Review: Beginning, Middle, End

Nikki Alcock 21 November 2011

Beginning, Middle, End

Corpus Playroom Lateshow, 9.30pm, until Sat 19th Nov

Beginning, Middle, End is not just your average play for a variety of reasons. Firstly, it is based on three real life love stories submitted anonymously over the summer of 2011. Secondly, it was devised collaboratively by the various actors and directors involved. And most notably, it is the final part of a controversial project created and devised by Oliver Rees, that for the last six months has been providing a messaging service between loved ones in the form of anonymously sent texts and roses and will ultimately be sending one lucky, pre-booking audience member and their loved one to Paris.

The play itself is, as the title suggests, divided neatly into three parts, the beginning, middle and end of three relationships: a pair of strangers set up by a mutual friend on an awkward blind date that develops into romance, a slightly sinister supervisor who becomes obsessed with his American PhD student and a couple who meet at their interview to Oxford university but struggle to keep up their relationship when one gets in and the other doesn’t.

The script is clearly intended to be, and is for a large part, very funny – although I will never understand why the audience laughed so heartily at the dangerously climactic scene between the supervisor and his student in which he turns up unexpectedly at her home and challenges her over their ‘relationship’. Harry Carr, in particular, acted his part as the patronising and often self-obsessed Oxford student who cares more about academics than his Bristol-bound girlfriend, with great precision, his delivery at times being equally if not more funny than the lines themselves. Other scenes were less funny, but then this obviously reflects the nature of producing a play that is based on true events. In these scenes, kudos should also be given to strong emotional performances, especially from Rozzi Nicholson-Lailey whose naturalistic acting, precise timing and good stage chemistry with counter-part, Jack Parlett, made for sometimes hilarious, sometimes extremely uncomfortable viewing.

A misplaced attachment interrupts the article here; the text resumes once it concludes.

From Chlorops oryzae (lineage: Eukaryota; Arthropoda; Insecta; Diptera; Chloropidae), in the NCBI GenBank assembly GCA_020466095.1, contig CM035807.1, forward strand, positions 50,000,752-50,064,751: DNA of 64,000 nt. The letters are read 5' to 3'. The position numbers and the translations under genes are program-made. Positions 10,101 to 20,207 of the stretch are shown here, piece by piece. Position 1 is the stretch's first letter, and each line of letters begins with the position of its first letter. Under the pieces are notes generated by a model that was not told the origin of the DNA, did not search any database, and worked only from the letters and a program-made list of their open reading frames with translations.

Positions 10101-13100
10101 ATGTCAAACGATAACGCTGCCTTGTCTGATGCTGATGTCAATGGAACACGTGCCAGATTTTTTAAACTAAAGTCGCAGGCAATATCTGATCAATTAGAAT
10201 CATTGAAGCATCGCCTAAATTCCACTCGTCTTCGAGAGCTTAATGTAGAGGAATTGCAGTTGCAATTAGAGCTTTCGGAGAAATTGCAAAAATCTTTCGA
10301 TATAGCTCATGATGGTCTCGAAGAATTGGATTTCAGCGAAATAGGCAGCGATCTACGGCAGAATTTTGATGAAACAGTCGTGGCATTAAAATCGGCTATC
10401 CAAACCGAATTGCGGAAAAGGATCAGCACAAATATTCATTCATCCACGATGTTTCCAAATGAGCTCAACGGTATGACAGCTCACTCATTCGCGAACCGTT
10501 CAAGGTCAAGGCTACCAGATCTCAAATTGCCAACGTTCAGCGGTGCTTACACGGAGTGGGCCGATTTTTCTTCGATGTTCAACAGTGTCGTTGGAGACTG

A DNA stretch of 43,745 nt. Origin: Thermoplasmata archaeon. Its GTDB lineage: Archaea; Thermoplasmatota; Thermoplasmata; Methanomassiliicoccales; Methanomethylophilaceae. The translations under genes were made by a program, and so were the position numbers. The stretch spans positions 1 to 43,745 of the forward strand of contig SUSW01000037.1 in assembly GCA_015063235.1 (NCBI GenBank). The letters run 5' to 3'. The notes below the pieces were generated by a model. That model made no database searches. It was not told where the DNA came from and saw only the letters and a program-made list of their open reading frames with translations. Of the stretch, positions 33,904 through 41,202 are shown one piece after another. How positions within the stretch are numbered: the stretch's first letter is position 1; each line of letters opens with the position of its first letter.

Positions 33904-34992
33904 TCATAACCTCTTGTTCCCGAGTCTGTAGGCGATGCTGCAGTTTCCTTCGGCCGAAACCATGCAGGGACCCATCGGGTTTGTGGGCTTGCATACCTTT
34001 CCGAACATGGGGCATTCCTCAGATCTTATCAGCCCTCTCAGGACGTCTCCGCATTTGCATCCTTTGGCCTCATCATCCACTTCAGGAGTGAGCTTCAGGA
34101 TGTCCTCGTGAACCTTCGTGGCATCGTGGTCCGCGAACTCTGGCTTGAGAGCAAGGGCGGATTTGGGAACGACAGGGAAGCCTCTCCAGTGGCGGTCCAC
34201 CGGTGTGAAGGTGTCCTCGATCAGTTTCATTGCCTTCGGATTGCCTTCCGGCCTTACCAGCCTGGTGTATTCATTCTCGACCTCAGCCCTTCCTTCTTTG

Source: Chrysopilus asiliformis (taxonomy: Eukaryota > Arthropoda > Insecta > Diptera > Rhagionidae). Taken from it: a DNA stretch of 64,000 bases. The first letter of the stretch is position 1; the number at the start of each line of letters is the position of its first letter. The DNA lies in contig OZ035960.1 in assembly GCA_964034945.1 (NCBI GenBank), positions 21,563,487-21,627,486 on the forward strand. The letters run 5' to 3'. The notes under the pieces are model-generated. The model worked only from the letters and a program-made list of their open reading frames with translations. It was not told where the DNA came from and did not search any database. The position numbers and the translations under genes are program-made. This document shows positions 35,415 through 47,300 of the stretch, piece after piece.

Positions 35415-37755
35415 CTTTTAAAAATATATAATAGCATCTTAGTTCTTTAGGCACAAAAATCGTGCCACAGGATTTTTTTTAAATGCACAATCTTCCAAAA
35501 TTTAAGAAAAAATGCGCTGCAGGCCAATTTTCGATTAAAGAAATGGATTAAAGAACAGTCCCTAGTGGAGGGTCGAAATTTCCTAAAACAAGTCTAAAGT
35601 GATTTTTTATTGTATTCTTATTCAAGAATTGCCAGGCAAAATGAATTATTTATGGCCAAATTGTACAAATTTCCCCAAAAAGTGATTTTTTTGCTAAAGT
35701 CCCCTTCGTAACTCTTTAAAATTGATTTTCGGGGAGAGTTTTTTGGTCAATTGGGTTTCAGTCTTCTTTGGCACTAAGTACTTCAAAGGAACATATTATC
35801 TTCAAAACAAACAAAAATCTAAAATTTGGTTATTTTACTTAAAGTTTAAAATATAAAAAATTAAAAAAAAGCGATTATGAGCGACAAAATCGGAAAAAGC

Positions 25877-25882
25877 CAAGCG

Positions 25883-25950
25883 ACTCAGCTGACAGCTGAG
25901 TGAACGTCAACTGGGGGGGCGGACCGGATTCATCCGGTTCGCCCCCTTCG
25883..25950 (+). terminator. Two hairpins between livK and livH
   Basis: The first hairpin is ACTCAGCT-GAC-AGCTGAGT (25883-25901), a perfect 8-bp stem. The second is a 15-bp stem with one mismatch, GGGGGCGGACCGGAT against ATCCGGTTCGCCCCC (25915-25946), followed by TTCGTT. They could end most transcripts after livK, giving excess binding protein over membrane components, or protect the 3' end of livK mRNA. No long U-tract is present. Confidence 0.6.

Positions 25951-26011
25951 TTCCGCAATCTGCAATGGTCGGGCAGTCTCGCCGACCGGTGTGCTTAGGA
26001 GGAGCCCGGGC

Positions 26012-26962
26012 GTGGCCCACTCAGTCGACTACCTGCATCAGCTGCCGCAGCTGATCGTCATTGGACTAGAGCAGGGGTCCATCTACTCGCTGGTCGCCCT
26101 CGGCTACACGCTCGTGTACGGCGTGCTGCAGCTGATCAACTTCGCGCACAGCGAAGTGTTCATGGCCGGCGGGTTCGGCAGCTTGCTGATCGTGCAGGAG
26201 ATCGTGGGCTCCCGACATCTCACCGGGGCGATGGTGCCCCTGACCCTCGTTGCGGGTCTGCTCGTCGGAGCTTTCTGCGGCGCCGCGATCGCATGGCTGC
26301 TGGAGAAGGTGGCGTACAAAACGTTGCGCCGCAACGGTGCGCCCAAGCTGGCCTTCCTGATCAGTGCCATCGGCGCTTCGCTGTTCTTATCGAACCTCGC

The beauty of Beginning, Middle, End is how accessible it is to us all. I doubt many in the audience weren’t reminded of some past awkward dinner, embarrassing incident in an interview or painful breakup. The project preceding and surrounding its creation has been accused of being nothing more than a cheap publicity stunt, a quirky gimmick to advertise the play. Whether or not this is true hardly seems relevant. Any project which has connected so many people in such a positive and fun way can hardly be a bad thing – and if interest in it leads these people to go and see what is undoubtedly a very good play, all the better!

Nikki Alcock